(Here's more on Why Quieter Stakes Are Easier to Plot With) 

I like what you’ve done very much and can see that you are able to get much of what’s in your head down onto the page. My only concern (and it’s my low-key peeve) is that I have no ‘real’ information about her. No name. No description – not even a sideways/back-handed/delivered by a stranger description. I cling to the ‘nearly thirty’ like a splinter of wood floating in the ocean, sharks circling slowly (grin).

(Here's more on ) describe first person

Some grounding will help the reader ‘get’ the surroundings. Some references that are as brief and image laden as the chill, coat, sky, month would do fine.

Send in your rewrites (if you wish), I’d love to see any changes you make. Good luck and keep writing!

Thanks to our brave volunteer for submitting this for me to play with. I hope they–and others–find it helpful. I don’t do a full critique on these, (just as it pertains to the questions) and I encourage you to comment and make suggestions of your own. Just remember that these pieces are works in progress (many by new writers), not polished drafts, so be nice and offer constructive feedback.

About the Critiquer

Maria D’Marco is an editor with 20+ years experience. She specializes in developmental editing, and loves the process of wading through the raw, passionate words of a first draft. Currently based in Kansas City, she flirts with the idea of going mobile, pursuing her own writing and love of photography, while maintaining her fulfilling work with authors.

Website | Twitter

2 comments:

  1. This really is a great opening scene. You make the fun fair so, well, fun, and you spin so many thoughts and observations off of it. Plus, you get your heroine's age in just as it all starts in a way that's natural and heads off any misconceptions about the viewpoint.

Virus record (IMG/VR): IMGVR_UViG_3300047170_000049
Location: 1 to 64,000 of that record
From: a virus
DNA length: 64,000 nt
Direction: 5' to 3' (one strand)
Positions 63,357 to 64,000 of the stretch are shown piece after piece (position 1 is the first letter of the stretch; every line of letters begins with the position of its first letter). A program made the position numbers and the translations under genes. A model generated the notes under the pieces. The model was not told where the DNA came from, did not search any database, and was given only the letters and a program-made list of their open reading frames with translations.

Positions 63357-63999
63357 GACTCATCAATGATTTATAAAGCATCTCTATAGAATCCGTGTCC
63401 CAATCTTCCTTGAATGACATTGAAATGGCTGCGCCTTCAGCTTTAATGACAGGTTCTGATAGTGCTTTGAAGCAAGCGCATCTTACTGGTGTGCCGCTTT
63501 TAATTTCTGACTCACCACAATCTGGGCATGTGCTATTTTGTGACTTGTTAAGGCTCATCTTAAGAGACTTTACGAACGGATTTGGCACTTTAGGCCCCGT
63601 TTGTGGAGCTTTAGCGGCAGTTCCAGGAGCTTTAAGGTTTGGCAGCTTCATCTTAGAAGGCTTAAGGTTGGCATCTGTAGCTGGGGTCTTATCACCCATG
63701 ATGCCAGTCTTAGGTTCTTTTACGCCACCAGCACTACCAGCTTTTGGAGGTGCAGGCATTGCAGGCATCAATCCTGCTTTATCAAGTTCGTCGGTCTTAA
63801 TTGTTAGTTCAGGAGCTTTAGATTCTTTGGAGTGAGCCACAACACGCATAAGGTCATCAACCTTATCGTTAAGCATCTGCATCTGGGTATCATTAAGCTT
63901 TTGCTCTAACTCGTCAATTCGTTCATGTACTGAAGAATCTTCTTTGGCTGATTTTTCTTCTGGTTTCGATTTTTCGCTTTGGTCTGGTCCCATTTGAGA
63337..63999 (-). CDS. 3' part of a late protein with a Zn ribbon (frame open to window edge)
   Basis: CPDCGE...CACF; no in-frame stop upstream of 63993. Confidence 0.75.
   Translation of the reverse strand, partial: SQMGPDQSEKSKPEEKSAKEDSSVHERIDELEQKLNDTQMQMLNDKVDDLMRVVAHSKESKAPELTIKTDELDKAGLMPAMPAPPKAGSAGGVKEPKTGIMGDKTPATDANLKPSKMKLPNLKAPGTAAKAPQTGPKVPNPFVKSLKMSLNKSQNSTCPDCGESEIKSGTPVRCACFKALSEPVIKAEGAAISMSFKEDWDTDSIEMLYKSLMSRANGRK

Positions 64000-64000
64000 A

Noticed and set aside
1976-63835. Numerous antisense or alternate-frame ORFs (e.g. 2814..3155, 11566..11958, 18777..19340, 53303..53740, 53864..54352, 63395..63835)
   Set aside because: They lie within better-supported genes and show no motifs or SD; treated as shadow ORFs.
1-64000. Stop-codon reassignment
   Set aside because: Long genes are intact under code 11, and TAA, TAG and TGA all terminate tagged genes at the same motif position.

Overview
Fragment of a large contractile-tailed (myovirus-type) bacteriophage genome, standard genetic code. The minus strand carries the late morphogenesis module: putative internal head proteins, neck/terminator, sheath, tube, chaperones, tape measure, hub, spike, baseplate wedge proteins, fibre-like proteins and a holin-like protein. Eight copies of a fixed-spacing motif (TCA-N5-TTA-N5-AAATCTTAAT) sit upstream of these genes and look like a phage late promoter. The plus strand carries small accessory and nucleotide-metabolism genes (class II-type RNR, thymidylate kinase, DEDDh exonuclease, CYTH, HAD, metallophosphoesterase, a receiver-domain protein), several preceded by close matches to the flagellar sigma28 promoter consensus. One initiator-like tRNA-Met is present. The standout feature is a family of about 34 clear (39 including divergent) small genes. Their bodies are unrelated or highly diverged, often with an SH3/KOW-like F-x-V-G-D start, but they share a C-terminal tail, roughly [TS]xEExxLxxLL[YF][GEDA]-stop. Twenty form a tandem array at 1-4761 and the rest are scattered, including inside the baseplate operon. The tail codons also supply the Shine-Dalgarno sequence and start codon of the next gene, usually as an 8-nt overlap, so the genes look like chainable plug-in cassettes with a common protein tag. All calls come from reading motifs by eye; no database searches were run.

There's not much to wish for except a thread of tension through this. "Anthony was never late" (right after the hint about getting engaged) is a great hook, and I wish it didn't take so long to be hinted at. I don't mean cut the scene or jam the hook in earlier, I mean find a way to build toward it.

    You mention Anthony's absence in the second paragraph, but you underplay it with "yet." Are there ways to seed a little more interest in when he'll arrive and what might be at stake, and how she expects him to be punctual? Just quietly hint that he's the spine of this scene, and all the musings about the fair don't fully distract from that. The idea of being caught in the rain can play off that too; like you said, she's hoping the line goes fast but not so fast Anthony misses her.

    One thought: after the first sentence, you might add a form of "anything can happen" that just barely sets the tone for worrying about Anthony, and then split the paragraph there. That would spotlight the scene's setting plus where it's ultimately going in one bite, and let you move on to the larger paragraph with much of the rush of description.

    Small point: you capture all the senses well (sound, smell/taste, even a bit of touch in people staggering off the rides), with one exception. The descriptions are so vivid, the fact that it's actually a bit dark, "evening in March," doesn't come through early enough. That's part of how clear the wheel's lights are in the sky, and the hour adds extra believability to possible rain and Anthony being held up.

    A fun read, that is just a little more held up by its queue than it needs to be. Let's enjoy every moment of it, but get that hint of where we're going too.

    (I so want some popcorn right now...)

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  2. A unique story with deep pov to show the protagonist's worldview and feelings. I wanted to read more when Anthony is missing but not before, not that I didn't appreciate the beginning. But raising the stakes about him throughout the beginning would have drawn me in sooner. Some internal thought she worries about. Maybe even move up the late time issue sooner. A little more orientation as stated would help, too--an easy fix. You have a great start.